Announcement: 2021 MacBride Peace Prize recipients

Announcement: 2021 MacBride Peace Prize recipients

  • Alexander Kmentt, Ambassador and Director of the Department of Disarmament, Arms-Control and Non-proliferation, Austria
  • Assistant Association for Political Prisoners (AAPP), Myanmar/Burma

About the Sean MacBride Peace Prize

Every year the IPB awards a special prize to a person or organization that has done outstanding work for peace, disarmament and/or human rights. These were the principal concerns of Sean MacBride, the distinguished Irish statesman who was Chairman of IPB from 1968-74 and President from 1974-1985. MacBride began his career as a fighter against British colonial rule, studied law and rose to high office in the independent Irish Republic. He was a winner of the Nobel Peace Prize (1974)

The award is decided by the IPB Steering Committee. IPB members are welcome to make suggestions and provide background documentation on potential candidates.

The Prize is a non-monetary one.

Assistant Association for Political Prisoners (AAPP), Burma

Established in 2000, AAPP is a human rights organization that advocates for the release and rehabilitation of all political prisoners within Burma/Myanmar. The organization is headquartered in Mae Sot, Thailand, close to the Burman border as many of AAPP’s staff members are former political prisoners exiled from the country. The organization accurately states that “As long as political prisoners exist inside Burma, Burma will not be free”. Since the military coup d’état staged by the Burman military on February 1 2021, the AAPP have continued to tirelessly and diligently documented each and every death caused by the Junta. Their work makes them targets of the Junta, but this is a sacrifice they willingly embrace, placing the future and wellbeing of their country before themselves. In recognition of their bravery and commitment to securing the freedom and democratic rule of Burma, the IPB decided to award AAPP the Sean MacBride Peace Prize for 2021. The AAPP has graciously accepted this award which will be officially given during a ceremony in 2022.

Alexander Kmentt, Ambassador and Director of the Department of Disarmament, Arms-Control and Non-proliferation, Austria

Mr Alexander Kmentt is the President-designate for the First Meeting of States Parties to the Treaty on the Prohibition of Nuclear Weapons, a role he fulfils alongside his Directorship of the Department of Disarmament. Arms-Control and Non-proliferation within the Austrian Ministry of Foreign Affairs. Mr Kmentt has a long career behind him of advocating for a reduction in arms production, sale and use, especially nuclear weapons, bringing these issues to the highest levels of government and imploring decision makers to take notice and take action. Mr Kmentt was one of the key architects to the TPNW. In 2014 he organized the Vienna Conference on the Humanitarian Impact of Nuclear Weapons which culminated in the Humanitarian Pledge which was endorsed by 135 States and played a significant role in the TPNDW’s fruition. For these reasons, among others, the IPB board decided to award Mr Kmentt the Sean MacBride Peace Prize for 2021. Mr Kmentt has humbly accepted this award, which will also be given during a ceremony in 2022.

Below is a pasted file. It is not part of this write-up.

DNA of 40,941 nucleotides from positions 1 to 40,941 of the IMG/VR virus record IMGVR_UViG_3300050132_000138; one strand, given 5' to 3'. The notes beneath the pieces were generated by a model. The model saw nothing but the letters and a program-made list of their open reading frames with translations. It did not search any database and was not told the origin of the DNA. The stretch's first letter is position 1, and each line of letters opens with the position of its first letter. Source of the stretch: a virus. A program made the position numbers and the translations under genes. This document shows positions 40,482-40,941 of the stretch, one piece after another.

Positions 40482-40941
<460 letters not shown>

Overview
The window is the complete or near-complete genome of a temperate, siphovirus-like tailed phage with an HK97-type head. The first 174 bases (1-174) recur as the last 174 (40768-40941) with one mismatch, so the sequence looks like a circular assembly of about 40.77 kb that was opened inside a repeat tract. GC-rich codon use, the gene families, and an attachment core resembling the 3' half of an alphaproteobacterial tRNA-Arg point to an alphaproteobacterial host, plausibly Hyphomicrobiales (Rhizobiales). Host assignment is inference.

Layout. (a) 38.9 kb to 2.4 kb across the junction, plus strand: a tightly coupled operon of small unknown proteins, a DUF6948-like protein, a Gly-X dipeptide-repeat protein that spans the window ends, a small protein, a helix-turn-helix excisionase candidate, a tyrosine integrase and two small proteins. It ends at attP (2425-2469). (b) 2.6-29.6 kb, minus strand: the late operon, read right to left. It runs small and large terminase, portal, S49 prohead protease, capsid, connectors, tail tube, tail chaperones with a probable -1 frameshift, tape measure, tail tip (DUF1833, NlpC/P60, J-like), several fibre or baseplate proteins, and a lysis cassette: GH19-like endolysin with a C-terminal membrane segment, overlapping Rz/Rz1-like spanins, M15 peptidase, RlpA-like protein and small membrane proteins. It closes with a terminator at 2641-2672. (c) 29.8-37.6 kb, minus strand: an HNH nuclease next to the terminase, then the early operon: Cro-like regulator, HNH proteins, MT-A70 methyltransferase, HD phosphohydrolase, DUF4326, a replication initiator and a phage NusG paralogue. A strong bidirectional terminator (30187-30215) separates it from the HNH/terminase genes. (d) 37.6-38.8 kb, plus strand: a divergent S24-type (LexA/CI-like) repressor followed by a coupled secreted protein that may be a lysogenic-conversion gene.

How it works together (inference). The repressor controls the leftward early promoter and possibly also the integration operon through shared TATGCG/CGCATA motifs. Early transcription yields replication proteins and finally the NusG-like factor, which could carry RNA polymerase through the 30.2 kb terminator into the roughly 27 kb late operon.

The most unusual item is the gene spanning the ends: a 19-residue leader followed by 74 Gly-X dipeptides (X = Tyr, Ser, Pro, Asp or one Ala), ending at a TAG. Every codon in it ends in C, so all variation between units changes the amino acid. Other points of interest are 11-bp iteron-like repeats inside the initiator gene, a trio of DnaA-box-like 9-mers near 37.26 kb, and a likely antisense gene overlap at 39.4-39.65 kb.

To download the press note as a pdf, please click here.

 

Webinar Report: Religion, Peace and Sanctuary

On August 25th, Fellowship of Reconciliation (FOR) organized a Webinar with seven radical visionaries and activists for peace, who have been inspired by their faith traditions to use their power, privilege and trust in God in the struggle to end war, open borders, and provide sanctuary honoring the dignity and human rights of all people.

The webinar was coordinated as a pre-event for the IPB World Peace Congress to be held from the 15th October until the 17th October.

If you want to watch the webinar, please click here.

 

CND Campaign: Report the UK to the UN for breaking international law

CND is reporting the UK government to the United Nations for breaking international law.

he UK government has announced it will increase the number of nuclear warheads in its arsenal for the first time since the Cold War. A legal opinion commissioned by CND has confirmed this is a breach of international law.

As a signatory to the UN’s nuclear Non-Proliferation Treaty (NPT), the UK has committed to working towards disarmament. Instead, it is going the other way and getting more nuclear weapons, and during a pandemic no less!

CND is reporting the UK to the President-designate of the upcoming NPT Review Conference – a significant international summit to monitor progress, or lack thereof, of the treaty.

If you want to take action, join the initiative and sign here.

Nuke Free Europe: Human chain against nuclear arms in Büchel (Germany)